1mg, best e pharmacy in India
MRP: Rs. 118 for 1 strip(s) (10 tablets each)
Unfortunately, we don't have any more items in stock
Report Error

Composition for SPIKOOL-LS


food interaction for SPIKOOL-LS

alcohol interaction for SPIKOOL-LS

pregnancy interaction for SPIKOOL-LS

lactation interaction for SPIKOOL-LS

Avoid Spikool-ls tablet with acidic food and beverages such as sugar, certain dairy products, fish, processed foods, fresh meats and processed meats,sodas and other sweetened beverages.
Spikool-ls tablet may cause excessive drowsiness and calmness with alcohol.
Human and animal studies are not available. Please consult your doctor.
Spikool-ls tablet is probably unsafe to use during breastfeeding. Please consult your doctor.




Levosulpiride is used in the treatment of psychosis, depression, frequent persistent heart burn, gastro-oesophageal reflux disease, irritable bowel syndrome, indigestion (dyspepsia).

How it works

Levosulpride belongs to a class of medications called atypical antipsychotic agent. It acts by inhibiting the receptor (D2 and D3) found in the brain and subsequently decreasing the level of chemical compound (dopamine) present in the brain.

Common side effects

Neuroleptic malignant syndrome, Postural hypotension (low blood pressure), Liver transaminases increased, Breast enlargement, Increase in body weight, Irregular menstrual cycle


Rabeprazole is used to treat symptoms of gastric acidity, gastro-intestinal reflux disease (heart burn), stomach and intestinal ulcers, and diseases associated with excessive acid production (Zollinger Ellison Syndrome).

How it works

Rabeprazole belongs to class of medications called proton pump inhibitors. It blocks the activity of the proton pumps in the stomach wall that produce acid, thereby reducing the amount of acid produced in the stomach.

Common side effects

Abdominal pain, Belching, Constipation, Flatulence, Increased risk of infection, Sore throat


19 Substitutes
Sorted By

Expert advice for SPIKOOL-LS

  • Do not take this drug if you are allergic to levosulpride.
  • Before taking the drug consult your doctor if you are pregnant, planning to become pregnant or breast feeding.
  • Immediately consult your doctor if you  have absence if periods, abnormal milk secretion or changes in sexual desire, fever, muscle stiffness.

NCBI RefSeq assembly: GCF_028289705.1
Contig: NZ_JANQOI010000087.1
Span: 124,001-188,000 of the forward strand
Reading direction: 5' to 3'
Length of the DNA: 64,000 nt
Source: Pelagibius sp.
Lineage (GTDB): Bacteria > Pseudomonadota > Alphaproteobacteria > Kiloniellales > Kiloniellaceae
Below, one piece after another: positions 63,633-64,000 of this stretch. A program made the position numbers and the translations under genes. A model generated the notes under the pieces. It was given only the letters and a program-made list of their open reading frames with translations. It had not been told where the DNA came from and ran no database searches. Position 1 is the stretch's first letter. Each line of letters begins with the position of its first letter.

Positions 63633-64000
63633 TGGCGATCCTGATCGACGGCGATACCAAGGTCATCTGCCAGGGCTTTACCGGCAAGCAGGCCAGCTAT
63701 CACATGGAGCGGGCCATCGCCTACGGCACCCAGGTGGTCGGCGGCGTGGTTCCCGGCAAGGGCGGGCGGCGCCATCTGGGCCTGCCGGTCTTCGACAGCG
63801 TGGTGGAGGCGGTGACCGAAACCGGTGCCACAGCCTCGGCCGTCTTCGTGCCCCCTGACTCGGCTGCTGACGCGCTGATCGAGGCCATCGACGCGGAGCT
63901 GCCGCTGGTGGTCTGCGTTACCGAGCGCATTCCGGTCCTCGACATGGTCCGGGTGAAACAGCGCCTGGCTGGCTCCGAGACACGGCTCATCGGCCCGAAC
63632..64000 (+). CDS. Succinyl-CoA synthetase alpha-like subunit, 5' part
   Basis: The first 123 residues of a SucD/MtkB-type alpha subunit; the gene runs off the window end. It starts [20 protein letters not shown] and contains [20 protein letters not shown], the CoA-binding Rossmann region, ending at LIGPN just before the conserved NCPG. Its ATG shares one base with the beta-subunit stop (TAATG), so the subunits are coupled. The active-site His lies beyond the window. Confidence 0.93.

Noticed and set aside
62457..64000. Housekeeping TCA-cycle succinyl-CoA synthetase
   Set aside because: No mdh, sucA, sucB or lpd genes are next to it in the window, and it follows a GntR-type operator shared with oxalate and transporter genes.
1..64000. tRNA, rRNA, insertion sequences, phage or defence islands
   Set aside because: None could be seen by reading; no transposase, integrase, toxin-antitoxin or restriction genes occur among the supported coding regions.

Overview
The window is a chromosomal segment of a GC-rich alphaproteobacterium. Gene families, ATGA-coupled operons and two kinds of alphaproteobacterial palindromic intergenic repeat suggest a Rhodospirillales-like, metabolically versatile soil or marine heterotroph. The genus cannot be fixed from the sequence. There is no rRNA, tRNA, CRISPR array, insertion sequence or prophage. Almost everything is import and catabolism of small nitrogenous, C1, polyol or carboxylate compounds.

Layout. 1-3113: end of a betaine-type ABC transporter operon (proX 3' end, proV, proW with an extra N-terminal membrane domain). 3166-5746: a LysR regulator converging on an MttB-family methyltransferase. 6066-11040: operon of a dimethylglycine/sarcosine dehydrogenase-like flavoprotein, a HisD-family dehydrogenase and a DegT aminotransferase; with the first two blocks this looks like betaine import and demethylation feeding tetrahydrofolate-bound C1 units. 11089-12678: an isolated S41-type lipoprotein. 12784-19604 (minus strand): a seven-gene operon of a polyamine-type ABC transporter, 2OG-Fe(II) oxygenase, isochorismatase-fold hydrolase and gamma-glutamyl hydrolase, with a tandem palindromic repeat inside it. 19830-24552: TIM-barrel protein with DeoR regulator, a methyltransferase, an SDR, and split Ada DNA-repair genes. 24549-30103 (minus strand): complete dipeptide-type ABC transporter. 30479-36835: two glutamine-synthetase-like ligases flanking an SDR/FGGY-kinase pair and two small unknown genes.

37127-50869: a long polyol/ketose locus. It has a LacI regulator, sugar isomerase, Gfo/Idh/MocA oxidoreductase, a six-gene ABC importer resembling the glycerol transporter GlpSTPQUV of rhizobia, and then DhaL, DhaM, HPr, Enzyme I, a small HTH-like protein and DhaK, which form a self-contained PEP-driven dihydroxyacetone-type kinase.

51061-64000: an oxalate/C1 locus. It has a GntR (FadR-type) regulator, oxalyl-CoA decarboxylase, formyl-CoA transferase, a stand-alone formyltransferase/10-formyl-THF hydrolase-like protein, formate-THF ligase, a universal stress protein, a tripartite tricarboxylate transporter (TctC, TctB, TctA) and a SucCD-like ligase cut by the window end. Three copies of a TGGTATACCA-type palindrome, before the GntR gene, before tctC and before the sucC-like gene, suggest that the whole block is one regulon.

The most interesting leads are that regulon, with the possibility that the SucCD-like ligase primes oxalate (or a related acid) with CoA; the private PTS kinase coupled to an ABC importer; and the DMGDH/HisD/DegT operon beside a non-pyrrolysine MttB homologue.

• The drug can make you dizzy. Be careful  when driving vehicles or operating machines.

Frequently asked questions for SPIKOOL-LS


Q. Is levosulpiride safe?
Levosulpiride is safe if used at prescribed doses for the prescribed duration as advised by your doctor.
Q. Is levosulpiride an antidepressant?
No, it is used in the treatment of gastro-oesophageal reflux disease, irritable bowel syndrome, psychosis, dyspepsia.
Q. What is levosulpiride?
Levosulpiride belong to class of medication called as atypical antipsychotics. It acts by decreasing the activity of dopamine in the brain.

Q. What are its uses?
 Levosulpiride is used in the treatment psychosis, depression, gastro-oesophageal reflux disease, irritable bowel syndrome and dyspepsia.
Q. Does levosulpiride cause erectile dysfunction?
No. patients should follow advice of the doctor regarding the possible side effects. 


Q. Is rabeprazole/ Rabicip-20/ Rabium 20 mg/ Rabium DSR/ Veloz 20/ Veloz D/ Rablet 20/ Rablet D/ Rekool D an over the counter?
Rabeprazole (also available as / Rabicip-20/ Rabium 20 mg/ Rabium DSR/ Veloz 20/ Veloz D/ Rablet 20/ Rablet D/ Rekool D) although available over the counter, it should be taken only on doctor’s advice.
Q. Is rabeprazole an antacid / antibiotic?
Rabeprazole is a proton pump inhibitor which suppresses acid production in stomach. It is not antacid which reacts and neutralizes acid. It is not an antibiotic as it does not kill bacteria.
Q. Does rabeprazole cause osteoporosis/ insomnia?
Rabeprazole may cause osteoporosis/ insomnia. Please consult your doctor if you experience such side effect.
Q. Can i take gaviscon with rabeprazole?
Depending upon individual’s response, there should be an interval of at least 2 hours between the two drug administrations.


Content on this page was last updated on 23 September, 2016, by Dr. Varun Gupta (MD Pharmacology)